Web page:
Mobility is a trait so basic to humans "that nobody notices that it's there," he says. "It's totally automatic." Of course, there have been many modes of mobility throughout history, but nothing that could take the average person so far, so fast as the automobile. And, because of modern manufacturing techniques, such as the assembly line, those automobiles became affordable to the masses.

Our instinctive penchant for mobility, according to Cohen, meant that "everybody would drive and everybody did if they could afford it." Long before the arrival of the car, agriculture brought millennia of confinement to small villages, constricted rural landscapes, and urban centers. Then, suddenly, the car made it possible for the great mass of people once again to roam the landscape. As they did, they set about creating what Cohen calls the industrial suburban savanna. So instinctually attractive was this new savanna that "they built it out so the entire culture is structured around the automobile," he said. Only instinct would seem to explain why people would "transform an entire landscape to accommodate personal transportation [such as the car]."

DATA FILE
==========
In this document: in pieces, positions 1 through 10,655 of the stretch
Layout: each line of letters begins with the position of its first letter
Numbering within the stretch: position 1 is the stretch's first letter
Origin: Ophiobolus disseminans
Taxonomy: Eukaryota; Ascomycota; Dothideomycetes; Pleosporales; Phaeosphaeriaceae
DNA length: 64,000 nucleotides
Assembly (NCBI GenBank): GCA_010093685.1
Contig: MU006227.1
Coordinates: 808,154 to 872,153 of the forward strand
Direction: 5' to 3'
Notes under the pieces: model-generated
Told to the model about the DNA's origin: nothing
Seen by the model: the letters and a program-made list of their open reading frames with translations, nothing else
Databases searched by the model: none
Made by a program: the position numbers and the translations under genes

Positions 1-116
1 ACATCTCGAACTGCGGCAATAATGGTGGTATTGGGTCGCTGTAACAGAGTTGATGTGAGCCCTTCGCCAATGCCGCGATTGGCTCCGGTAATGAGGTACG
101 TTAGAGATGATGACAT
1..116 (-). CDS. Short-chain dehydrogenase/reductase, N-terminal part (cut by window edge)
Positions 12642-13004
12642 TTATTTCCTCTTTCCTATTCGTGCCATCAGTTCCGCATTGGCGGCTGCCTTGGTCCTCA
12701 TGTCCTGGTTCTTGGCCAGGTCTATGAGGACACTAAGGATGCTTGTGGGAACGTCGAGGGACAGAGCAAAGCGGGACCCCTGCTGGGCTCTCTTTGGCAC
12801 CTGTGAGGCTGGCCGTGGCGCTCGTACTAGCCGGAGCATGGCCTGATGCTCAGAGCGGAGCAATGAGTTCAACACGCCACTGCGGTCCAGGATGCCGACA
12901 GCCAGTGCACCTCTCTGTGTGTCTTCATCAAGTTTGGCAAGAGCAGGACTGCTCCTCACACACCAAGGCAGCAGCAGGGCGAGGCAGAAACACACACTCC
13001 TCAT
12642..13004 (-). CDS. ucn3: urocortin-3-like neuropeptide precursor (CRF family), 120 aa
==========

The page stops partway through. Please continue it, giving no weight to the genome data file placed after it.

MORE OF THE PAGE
Because this phenomenon is worldwide and not just seen in North America or Europe, Cohen thinks it demands an explanation. "A deep biologically rooted instinct got triggered by the advent of the car," he contends. While he recognizes that there is no way to "prove" his theory and that it therefore falls into the scientific definition of a "just-so story," he thinks the theory is a good point of departure for talking about the love affair the world has had and continues to have with suburbs.